Before you jump into the Acumatica screen to set up item pricing, you should think about what drives pricing on your products. Things such as:
- Stock or non-stock item
- Default price
- Sales price
- The customer
- The price class
- Unit of measure
- Markup percent
- And possibly more
Note: Acumatica’s sales order entry does not look at parent-child relationships. So if you are trying to set up a price structure for the parent which applies to all of its children, be aware, the sales order entry will not see that.
No matter how you determine pricing, Acumatica looks for the default price to be in the base unit of measure. In other words, this default price is used for all sales if no other price is applicable. For example, a promotion, a customer-specific price, a promotion for the price class, then the price class, a base promotional and the base, then the base price, then the default price on the item. Here’s the hierarchy of pricing in Acumatica:
Sales Price Screen
Let’s take a look at sales prices. In this screen, you can filter, sort, and export to Excel. It also includes price types, but at the end of the day there’s a base price, which is the price in the unit of measure and currency with an effective date and, potentially, an expiration date. Additionally, you can add in prices here. For example, you could specify that the ABC computer will be $500 as of October 1, 2018. Once you save it, it’s effective and out there waiting to be used on orders and invoices after October 1st.
What if you want to update prices on a lot of items at once? Acumatica makes it easy with their worksheet tool.
Sales Price Worksheet
This is a great feature of Acumatica. It integrates with Excel allowing you to manage the process of rolling out new prices in the system with ease. Using this worksheet, you can load price updates for items based on:
- Item Class
- Item ID
- Product Manager
- Individual Items
In this worksheet you can also copy current prices and calculate new prices by markup or markdowns based on fields such as Last Cost, Average, or Standard Cost, Source pricing, MSRP, and existing Pending Price.
One factor you need to consider are discounts and discount codes. Discounts can be automatic or manual and can also be promotional – meaning they are effective during a specified time period. Traditionally, discount codes are used at the line-level, but they have also been used at a document perspective, a manual override to an amount, and on a group discount as well.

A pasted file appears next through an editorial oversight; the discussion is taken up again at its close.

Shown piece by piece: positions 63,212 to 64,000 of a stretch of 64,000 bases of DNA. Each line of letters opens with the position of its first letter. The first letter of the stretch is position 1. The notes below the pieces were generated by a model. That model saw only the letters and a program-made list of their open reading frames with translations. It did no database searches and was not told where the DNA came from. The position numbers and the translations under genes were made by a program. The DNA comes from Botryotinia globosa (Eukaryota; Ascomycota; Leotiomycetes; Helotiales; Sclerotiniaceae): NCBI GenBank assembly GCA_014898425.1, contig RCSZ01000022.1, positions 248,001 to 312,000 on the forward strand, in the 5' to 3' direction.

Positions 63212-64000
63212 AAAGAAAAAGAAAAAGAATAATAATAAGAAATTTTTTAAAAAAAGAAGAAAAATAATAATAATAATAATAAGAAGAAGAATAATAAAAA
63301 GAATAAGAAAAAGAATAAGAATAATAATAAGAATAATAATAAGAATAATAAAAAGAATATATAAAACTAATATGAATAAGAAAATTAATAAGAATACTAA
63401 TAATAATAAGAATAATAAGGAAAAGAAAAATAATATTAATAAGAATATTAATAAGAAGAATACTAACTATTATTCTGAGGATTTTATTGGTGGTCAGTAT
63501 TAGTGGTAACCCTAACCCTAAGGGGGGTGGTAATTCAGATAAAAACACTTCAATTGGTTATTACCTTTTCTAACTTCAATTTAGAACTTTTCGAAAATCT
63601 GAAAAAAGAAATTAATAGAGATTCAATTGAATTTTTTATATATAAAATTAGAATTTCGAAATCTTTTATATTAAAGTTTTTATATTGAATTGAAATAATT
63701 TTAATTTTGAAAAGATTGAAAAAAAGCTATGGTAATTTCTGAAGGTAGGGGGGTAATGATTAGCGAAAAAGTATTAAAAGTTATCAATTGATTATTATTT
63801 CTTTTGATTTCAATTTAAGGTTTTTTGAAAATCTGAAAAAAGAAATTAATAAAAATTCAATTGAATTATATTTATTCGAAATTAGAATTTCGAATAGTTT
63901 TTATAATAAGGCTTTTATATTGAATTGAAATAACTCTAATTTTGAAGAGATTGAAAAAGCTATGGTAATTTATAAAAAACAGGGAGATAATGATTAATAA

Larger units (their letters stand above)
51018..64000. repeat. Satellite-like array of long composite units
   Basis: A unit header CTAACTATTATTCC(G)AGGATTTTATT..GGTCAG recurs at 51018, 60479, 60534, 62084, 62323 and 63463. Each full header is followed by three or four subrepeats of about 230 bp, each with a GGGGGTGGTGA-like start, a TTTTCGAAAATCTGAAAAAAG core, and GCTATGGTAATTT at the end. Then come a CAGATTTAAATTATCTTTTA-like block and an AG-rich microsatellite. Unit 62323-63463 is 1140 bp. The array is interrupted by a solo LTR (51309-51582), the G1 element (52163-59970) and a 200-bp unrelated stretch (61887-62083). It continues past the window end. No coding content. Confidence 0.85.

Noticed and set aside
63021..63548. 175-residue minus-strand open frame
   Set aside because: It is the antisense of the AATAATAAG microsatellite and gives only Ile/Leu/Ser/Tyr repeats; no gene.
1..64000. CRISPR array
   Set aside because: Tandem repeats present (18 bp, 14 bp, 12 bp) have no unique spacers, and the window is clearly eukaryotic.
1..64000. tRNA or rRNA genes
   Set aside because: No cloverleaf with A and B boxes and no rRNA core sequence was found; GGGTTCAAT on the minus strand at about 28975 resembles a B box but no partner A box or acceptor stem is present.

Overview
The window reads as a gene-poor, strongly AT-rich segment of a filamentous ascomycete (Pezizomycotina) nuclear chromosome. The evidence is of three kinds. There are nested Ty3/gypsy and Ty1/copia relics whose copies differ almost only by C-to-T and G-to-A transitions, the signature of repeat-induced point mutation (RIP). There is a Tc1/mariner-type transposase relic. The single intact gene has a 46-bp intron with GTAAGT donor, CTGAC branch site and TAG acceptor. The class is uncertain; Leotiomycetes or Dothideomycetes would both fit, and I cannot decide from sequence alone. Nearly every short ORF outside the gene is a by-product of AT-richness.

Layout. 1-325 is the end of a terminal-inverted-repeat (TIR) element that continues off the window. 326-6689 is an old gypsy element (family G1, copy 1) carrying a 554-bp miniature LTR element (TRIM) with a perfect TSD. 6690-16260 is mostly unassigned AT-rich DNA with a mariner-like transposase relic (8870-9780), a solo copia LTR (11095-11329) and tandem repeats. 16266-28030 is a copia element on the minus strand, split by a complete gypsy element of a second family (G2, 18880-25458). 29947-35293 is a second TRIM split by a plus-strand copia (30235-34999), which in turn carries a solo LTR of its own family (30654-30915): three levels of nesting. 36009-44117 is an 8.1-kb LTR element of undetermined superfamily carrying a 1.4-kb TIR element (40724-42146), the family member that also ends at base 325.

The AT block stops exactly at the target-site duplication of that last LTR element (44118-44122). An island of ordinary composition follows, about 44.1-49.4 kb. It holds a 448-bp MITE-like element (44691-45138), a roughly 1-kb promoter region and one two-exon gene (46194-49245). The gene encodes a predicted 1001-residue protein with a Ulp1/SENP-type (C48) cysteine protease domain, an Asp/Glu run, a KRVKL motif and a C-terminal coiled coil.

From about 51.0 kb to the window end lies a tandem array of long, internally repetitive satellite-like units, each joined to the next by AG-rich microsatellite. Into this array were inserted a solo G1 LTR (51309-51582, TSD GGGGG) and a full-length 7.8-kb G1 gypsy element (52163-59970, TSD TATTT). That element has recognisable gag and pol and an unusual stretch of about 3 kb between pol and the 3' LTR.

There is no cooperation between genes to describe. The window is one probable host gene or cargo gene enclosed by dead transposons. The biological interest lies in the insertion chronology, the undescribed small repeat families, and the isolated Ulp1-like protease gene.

In order to use discounts in Acumatica, the customer and vendor discounts need to be enabled in the “Enabled Features Screen”. If that is not turned on, these are not available. Go to enable/disable features form (CS100000; Configuration>Common Settings>Licensing), then enable the Customer & Vendor Discounts feature in the Advanced Financials group.
Discounts in the Invoice / Memo Screen
In the discount screen, there are tick boxes for excluding discounts or “Skipping” a discount. That way even if the customer logic applied to multiple discounts, they would only get one of them. Additionally, in the upper right, we see the detail total and discount total. Below, the Balance amount will equal the Detail Total minus the Discount Total of the document.
If you need further information on setting prices and discounts in Acumatica, watch their 4-5 minute YouTube video.
I hope this helps explain some of the factors involved in item pricing in Acumatica. Here are 3 tips to remember:
- The first price is not always the best price.
- Understand your pricing structure.
- Customization is an option.
If you have further questions or need assistance with your Acumatica system, send us an email at firstname.lastname@example.org and don’t forget to subscribe to our blog to get the latest Acumatica tips, tricks, and how-to’s.